India cow row ‘settled by DNA tests’

29 August 2014 BBC Online

A woman in the southern Indian state of Kerala is set to win a court battle to keep a cow after DNA tests proved it belongs to her, her lawyer says.
The woman, TS Sashilekha, had been accused by her neighbour Geetha of stealing the animal.
The acrimonious dispute even saw the cow in question appear in court.
It is thought to be the first time an ownership battle over an animal has been decided by DNA tests in India, where Hindus consider cows to be holy.
The legal battle between the two women began last year when Geetha claimed that a cow in her herd was the mother of the disputed animal.
But DNA tests ordered by the court did not match, meaning that Sashilekha will get to keep the cow.
"The one-year-long dispute over the ownership of the cow is now settled. The DNA report arrived earlier this month. Now the court will pass a final order, allowing Sashilekha to retain possession of her cow," N Chandra Babu, lawyer for Sashilekha, told the BBC.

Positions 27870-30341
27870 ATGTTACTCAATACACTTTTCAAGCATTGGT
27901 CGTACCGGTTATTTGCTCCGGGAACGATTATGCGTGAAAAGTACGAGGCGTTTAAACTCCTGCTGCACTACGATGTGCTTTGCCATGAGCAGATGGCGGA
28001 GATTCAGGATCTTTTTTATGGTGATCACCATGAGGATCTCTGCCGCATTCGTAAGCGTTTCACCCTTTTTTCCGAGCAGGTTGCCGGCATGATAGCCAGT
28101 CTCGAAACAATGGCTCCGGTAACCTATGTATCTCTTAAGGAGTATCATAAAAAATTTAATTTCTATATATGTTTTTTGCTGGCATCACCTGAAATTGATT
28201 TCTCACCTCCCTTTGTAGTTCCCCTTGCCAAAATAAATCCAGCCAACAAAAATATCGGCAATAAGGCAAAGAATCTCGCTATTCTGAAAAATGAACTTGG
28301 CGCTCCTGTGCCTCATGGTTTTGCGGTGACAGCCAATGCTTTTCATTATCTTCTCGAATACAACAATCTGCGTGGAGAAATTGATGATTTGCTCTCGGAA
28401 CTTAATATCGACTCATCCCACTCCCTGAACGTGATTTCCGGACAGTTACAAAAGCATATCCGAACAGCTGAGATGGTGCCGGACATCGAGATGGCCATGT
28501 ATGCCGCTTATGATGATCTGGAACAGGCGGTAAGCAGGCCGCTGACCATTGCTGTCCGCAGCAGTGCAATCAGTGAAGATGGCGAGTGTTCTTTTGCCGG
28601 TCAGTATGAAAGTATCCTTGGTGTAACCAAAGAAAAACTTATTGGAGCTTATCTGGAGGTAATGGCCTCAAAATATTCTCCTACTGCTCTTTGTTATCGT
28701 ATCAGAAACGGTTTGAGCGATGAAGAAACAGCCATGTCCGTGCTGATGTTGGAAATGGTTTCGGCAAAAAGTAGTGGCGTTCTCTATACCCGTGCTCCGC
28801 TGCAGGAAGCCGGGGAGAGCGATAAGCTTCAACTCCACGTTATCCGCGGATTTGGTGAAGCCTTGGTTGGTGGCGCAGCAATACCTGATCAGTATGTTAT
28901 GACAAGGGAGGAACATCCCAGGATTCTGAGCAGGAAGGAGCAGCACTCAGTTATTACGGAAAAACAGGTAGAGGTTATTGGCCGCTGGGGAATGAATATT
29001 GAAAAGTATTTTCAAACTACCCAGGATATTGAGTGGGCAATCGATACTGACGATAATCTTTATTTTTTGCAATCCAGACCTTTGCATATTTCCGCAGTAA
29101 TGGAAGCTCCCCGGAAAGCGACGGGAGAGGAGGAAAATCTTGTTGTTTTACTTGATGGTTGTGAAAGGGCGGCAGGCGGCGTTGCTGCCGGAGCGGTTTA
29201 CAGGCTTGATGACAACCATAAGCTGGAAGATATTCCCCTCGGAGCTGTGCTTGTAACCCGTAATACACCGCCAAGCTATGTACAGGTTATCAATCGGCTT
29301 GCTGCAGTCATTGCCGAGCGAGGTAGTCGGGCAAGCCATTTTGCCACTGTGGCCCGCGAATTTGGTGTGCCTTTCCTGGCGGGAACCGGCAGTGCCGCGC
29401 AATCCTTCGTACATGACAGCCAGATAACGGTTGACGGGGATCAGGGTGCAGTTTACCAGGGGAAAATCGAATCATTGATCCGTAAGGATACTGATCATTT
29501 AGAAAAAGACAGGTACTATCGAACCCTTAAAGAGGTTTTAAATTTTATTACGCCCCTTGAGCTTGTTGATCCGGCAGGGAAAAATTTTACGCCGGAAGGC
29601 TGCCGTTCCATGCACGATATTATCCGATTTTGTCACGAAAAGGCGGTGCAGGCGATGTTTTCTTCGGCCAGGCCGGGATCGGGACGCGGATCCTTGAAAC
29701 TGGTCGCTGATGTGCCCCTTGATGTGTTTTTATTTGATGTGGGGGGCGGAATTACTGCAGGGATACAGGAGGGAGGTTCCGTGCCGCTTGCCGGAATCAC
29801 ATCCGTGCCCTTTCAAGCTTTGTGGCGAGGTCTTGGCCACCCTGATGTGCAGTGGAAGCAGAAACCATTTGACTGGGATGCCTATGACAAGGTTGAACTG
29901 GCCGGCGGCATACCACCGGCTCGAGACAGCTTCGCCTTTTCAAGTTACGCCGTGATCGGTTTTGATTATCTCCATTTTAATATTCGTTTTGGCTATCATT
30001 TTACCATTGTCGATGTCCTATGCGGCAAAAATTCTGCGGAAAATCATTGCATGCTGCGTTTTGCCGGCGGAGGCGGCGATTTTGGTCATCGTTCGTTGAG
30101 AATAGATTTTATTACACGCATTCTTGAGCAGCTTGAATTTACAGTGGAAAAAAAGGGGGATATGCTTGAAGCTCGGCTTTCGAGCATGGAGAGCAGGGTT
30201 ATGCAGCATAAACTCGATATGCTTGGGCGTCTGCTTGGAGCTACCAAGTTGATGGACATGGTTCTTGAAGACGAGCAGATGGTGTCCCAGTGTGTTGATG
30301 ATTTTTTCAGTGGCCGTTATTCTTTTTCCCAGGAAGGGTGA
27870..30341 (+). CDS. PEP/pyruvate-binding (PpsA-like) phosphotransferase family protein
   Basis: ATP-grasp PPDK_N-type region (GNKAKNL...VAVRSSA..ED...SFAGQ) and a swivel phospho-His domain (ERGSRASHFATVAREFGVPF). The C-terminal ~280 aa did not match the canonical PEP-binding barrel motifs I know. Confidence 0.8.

"It is a rare case and possibly the first of its kind in history. Perhaps this is the first time a DNA test was held on a cow to find out its real owner."
Babu said he was "planning to seek compensation from the complainant and file a defamation case against her for undue mental agony inflicted on my client".
In the complaint she filed in 2013, Geetha said that she had "about 15 cows and one of these, Karthika, had given birth to the missing cow".
After the disputed cow was produced in court, Sashilekha was allowed to keep it in her possession - but only after paying 45,000 rupees ($745; £448) in securities.
Correspondents say many families in Kerala are farmers who make a living through cattle-breeding.

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